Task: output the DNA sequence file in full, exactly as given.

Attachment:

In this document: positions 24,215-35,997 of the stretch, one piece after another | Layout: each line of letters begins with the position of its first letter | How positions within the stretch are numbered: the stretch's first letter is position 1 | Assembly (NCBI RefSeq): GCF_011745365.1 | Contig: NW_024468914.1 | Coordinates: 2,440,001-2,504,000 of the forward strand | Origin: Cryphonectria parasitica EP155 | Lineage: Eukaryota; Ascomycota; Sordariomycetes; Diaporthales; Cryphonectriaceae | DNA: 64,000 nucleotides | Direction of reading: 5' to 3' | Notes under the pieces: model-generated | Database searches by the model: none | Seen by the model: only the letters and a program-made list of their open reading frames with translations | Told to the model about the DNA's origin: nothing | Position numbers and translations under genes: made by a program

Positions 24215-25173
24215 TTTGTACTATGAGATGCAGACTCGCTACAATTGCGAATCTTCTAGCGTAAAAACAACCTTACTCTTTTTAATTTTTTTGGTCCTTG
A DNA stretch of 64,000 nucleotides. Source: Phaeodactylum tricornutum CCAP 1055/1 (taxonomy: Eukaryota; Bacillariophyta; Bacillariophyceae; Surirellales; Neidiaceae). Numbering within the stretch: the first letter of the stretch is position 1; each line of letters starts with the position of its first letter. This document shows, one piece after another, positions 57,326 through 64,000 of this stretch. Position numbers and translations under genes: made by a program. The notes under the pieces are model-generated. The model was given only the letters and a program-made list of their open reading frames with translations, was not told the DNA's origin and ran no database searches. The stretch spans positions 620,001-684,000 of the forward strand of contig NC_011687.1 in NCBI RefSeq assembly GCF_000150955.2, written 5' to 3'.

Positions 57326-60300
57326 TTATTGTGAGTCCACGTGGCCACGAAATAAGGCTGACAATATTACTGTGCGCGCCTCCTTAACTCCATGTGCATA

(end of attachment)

In this document: positions 24,215-35,997 of the stretch, one piece after another | Layout: each line of letters begins with the position of its first letter | How positions within the stretch are numbered: the stretch's first letter is position 1 | Assembly (NCBI RefSeq): GCF_011745365.1 | Contig: NW_024468914.1 | Coordinates: 2,440,001-2,504,000 of the forward strand | Origin: Cryphonectria parasitica EP155 | Lineage: Eukaryota; Ascomycota; Sordariomycetes; Diaporthales; Cryphonectriaceae | DNA: 64,000 nucleotides | Direction of reading: 5' to 3' | Notes under the pieces: model-generated | Database searches by the model: none | Seen by the model: only the letters and a program-made list of their open reading frames with translations | Told to the model about the DNA's origin: nothing | Position numbers and translations under genes: made by a program

Positions 24215-25173
24215 TTTGTACTATGAGATGCAGACTCGCTACAATTGCGAATCTTCTAGCGTAAAAACAACCTTACTCTTTTTAATTTTTTTGGTCCTTG
A DNA stretch of 64,000 nucleotides. Source: Phaeodactylum tricornutum CCAP 1055/1 (taxonomy: Eukaryota; Bacillariophyta; Bacillariophyceae; Surirellales; Neidiaceae). Numbering within the stretch: the first letter of the stretch is position 1; each line of letters starts with the position of its first letter. This document shows, one piece after another, positions 57,326 through 64,000 of this stretch. Position numbers and translations under genes: made by a program. The notes under the pieces are model-generated. The model was given only the letters and a program-made list of their open reading frames with translations, was not told the DNA's origin and ran no database searches. The stretch spans positions 620,001-684,000 of the forward strand of contig NC_011687.1 in NCBI RefSeq assembly GCF_000150955.2, written 5' to 3'.

Positions 57326-60300
57326 TTATTGTGAGTCCACGTGGCCACGAAATAAGGCTGACAATATTACTGTGCGCGCCTCCTTAACTCCATGTGCATA